Some one in the audience hurried to the fallen man to see if assistance was needed. A great pool of blood had quickly formed on the floor. The tables had been pulled back and in the bright glare of thousands of electric lights it was quickly seen that White was beyond any earthly help.

A number of the actors and actresses left the stage, and away from the calcium and the footlights their painted faces showed strangely in the group of employes and friends of Thaw and the dead man which formed as the last of the audience left.

Thought It a Stage Trick.

Two of them said that the reason the fright of the audience was not worse when the shots rang out was that just before the tragedy a dialogue concerning a burlesque duel had been carried on by two of the characters, and many people thought that the old trick of playing in the audience had been tried again.

As the lights of the Garden were dimmed, the body of White was straightened out, the arms brought to the sides, and the legs placed together. A sheet was obtained in one of the dressing rooms, and this was stretched over it.

While all of this was going on, Policeman Debes and his prisoner had reached the street entrance. Thaw never once lost his composure. His linen and evening suit showed no signs of ruffling. Only the paleness of his face showed that anything had happened to excite him.

Wanted Mr. Carnegie to Know

"Here's a bill, officer," he said to the policeman before he started for the station. "Get Carnegie on the telephone and tell him that I'm in trouble."

The policeman and prisoner then walked through the crowd to Fifth Avenue, up the avenue to Thirtieth Street. As they turned the corner at the Holland House a number of cabmen who knew Thaw tipped their hats to him and he recognized their salute in return.

The trip up Thirtieth Street, across Broadway and Sixth Avenue, was without any excitement, and the prisoner reached the station without the usual crowd of curious people following.

Thaw did not seem to be intoxicated, but walked in a sort of daze. He made few comments on the way to the Tenderloin Station. Sergt. McCarthy asked him what his name was, and he answered: "John Smith, 18 Lafayette Square, Philadelphia." "What's your business?" he was asked. "I am a student."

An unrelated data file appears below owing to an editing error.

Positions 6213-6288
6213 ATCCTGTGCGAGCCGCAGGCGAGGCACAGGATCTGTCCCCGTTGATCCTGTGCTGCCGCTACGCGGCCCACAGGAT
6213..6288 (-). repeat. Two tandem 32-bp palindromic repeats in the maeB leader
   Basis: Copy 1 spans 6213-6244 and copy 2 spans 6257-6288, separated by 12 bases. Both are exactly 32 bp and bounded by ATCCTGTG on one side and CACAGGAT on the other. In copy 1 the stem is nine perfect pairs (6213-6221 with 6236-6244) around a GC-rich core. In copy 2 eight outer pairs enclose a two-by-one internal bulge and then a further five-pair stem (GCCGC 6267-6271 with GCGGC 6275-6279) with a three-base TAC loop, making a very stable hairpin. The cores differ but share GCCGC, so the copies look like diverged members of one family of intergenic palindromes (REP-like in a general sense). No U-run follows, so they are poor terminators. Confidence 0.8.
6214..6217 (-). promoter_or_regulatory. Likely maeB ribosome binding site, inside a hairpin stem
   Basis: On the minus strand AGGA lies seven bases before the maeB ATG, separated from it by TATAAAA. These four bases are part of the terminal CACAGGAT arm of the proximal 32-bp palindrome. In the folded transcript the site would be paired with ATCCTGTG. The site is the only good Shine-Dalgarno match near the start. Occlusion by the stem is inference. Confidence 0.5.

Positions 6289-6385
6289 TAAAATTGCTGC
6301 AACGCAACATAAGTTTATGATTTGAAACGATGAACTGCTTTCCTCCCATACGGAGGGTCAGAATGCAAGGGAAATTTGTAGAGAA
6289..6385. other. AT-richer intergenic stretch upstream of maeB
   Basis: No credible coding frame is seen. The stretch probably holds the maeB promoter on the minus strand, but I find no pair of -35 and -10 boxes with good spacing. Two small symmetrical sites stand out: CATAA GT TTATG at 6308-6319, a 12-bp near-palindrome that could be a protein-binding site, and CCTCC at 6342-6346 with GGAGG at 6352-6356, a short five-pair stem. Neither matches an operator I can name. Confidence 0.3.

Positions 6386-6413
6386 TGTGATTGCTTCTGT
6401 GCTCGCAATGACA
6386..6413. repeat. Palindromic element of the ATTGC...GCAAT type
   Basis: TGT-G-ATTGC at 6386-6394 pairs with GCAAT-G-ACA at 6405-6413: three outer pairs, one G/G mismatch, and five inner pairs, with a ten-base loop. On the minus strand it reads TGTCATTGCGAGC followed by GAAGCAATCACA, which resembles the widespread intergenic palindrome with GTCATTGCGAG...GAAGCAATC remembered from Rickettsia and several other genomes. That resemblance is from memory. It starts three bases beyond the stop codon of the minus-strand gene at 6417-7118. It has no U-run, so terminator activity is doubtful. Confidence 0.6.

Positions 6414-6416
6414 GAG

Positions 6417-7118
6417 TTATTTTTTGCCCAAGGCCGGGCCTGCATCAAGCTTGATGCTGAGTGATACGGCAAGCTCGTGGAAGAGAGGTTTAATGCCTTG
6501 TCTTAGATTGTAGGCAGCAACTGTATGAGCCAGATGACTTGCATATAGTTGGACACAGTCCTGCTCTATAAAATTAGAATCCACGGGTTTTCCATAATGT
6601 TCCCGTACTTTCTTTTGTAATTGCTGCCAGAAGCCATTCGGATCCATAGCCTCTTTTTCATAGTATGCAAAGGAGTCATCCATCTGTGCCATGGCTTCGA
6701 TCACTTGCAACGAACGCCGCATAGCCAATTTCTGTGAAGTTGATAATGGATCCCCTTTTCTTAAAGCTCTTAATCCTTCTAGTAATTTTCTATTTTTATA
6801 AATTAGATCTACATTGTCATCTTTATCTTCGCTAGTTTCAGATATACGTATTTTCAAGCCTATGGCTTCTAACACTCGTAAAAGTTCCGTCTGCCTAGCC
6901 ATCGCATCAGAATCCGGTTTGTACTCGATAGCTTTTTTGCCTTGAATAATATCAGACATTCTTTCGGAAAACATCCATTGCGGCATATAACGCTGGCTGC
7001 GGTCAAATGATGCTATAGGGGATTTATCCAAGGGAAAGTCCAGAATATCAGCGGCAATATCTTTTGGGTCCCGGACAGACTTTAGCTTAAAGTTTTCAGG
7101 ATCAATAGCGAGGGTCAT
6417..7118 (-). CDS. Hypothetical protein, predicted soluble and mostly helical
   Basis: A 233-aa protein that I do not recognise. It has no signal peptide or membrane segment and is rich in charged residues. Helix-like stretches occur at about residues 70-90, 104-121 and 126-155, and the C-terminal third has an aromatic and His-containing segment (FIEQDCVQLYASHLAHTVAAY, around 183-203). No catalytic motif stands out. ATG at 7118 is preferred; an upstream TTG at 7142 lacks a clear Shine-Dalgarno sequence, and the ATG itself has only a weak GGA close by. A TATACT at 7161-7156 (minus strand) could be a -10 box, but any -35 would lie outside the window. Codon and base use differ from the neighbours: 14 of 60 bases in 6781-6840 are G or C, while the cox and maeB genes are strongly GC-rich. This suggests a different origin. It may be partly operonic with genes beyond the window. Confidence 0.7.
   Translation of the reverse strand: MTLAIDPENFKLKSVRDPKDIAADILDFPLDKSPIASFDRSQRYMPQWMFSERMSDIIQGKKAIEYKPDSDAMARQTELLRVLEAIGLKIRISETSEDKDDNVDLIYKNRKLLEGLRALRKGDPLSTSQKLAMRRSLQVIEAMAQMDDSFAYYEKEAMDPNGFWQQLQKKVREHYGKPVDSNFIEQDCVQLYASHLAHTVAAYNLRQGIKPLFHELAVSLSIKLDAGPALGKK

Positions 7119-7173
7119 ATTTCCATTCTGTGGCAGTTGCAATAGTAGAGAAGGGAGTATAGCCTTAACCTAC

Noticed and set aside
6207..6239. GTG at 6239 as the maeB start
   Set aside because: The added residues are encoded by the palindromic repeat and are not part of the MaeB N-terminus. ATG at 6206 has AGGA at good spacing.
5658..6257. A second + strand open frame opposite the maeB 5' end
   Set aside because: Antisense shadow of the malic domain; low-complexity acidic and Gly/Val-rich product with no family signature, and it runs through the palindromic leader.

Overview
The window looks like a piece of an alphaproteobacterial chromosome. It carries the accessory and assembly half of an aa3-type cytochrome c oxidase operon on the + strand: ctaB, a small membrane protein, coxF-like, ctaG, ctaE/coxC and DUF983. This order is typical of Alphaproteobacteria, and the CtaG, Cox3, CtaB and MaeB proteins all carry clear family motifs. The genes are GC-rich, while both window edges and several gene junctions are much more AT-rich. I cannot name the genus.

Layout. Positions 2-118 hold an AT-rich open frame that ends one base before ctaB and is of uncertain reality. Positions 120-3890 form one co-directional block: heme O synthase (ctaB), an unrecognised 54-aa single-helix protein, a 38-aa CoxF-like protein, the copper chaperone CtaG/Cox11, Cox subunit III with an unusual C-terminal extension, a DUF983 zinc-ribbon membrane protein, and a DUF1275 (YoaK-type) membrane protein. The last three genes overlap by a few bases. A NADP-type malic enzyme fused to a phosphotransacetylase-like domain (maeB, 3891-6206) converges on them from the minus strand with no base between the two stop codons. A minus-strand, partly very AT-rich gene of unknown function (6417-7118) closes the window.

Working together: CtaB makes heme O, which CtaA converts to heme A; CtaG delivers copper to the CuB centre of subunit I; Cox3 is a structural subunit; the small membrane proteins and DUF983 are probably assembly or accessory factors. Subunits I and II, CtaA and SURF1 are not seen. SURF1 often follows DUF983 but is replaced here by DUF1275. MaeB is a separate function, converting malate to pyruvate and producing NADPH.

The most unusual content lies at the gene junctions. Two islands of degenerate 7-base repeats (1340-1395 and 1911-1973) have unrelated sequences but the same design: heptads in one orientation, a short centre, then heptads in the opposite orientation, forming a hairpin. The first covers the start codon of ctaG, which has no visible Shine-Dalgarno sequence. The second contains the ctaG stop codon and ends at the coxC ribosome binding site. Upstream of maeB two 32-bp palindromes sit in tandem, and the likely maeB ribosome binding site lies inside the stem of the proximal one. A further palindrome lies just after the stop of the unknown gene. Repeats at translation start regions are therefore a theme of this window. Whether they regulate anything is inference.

No charge was made on the books against this "John Smith." The detectives were sent out to investigate fully before a charge was made. Sergt. McCarthy asked him: "Why did you do this?" "I can't say," he replied apathetically.

Cards found on the prisoner read "Harry Kendall Thaw, Pittsburg." He made no comment when they were pulled out of his pocketbook.

Thaw Sent for Two Friends.

Young Thaw walked dazedly to the back room. He waited a while, and then sent for Frederick W. Lowenfellow and Frederick Delafield. The reporters asked him to make a statement. He refused to do it.

Young Thaw had lighted a cigarette while he stood in front of the Sergeant's desk. In the back room he sat on a long bench that is used by reserves, between two big policemen. He pushed his hat back on this head, stretched out his feet, and lit another cigarette. His eyes had a far-away look.

A number of his friends hurried over to the station to talk with the prisoner, but they were not allowed to see him. William Thaw, a brother of his who is stopping at the Holland House, had not been to see him up to nearly 3 o'clock.

When the detectives put on the case had brought in the witnesses and they had been examined in Capt. Hodgin's room, Thaw was charged with homicide and was locked in a cell.

The following witnesses were detained until the arrival of Coroner Dooley: Paul Broodin, a fireman, 607 Prospect Avenue, the Bronx; Lionel Lawrence, manager of the company playing at the Madison Square Roof Garden, 325 West Forty-second Street; Harry Silverstein, Marvin Pincher, 84 West Thirteenth Street; Warren Paxsen, 146 East Twentieth Street; Edward Carney, 467 Second Avenue.

Thaw Not Ready To Talk.

Coroner Dooley reached the Tenderloin Station at 1:30 this morning and asked to see the prisoner. Thaw had sent the doorman out to buy him some cigars. He was smoking and seemed calm when the Coroner entered.

"Have you any statement to make to me?" the Coroner asked after he had made himself known.

"I don't care to make any statement now," Thaw replied. "I would appreciate it if you would tell Burr McIntosh or ex-Judge Hornblower or Joseph H. Choate of what has happened."

"Mr. McIntosh is upstairs," he was told. "Do you want to see him?"

"No," he replied. "just tell him to call up Mr. Hornblower or Mr. Choate. Tell him not to call up Mr. Choate until morning. I would not like to get him out of bed."

"Mr. Choate is at Stockbridge, Mass."

Mr. McIntosh took the message and left the station.

Coroner Dooley said that he found Thaw in good mental condition. He added that he believed the murder was done through jealousy.

When Thaw was searched in the station $125 in paper money, $2.36 in coin, two silk handkerchiefs, two gold pencils, a gold watch, and a little pocket combination mirror case were found. These were taken by the Sergeant.

Mrs. White at St. James, L. I.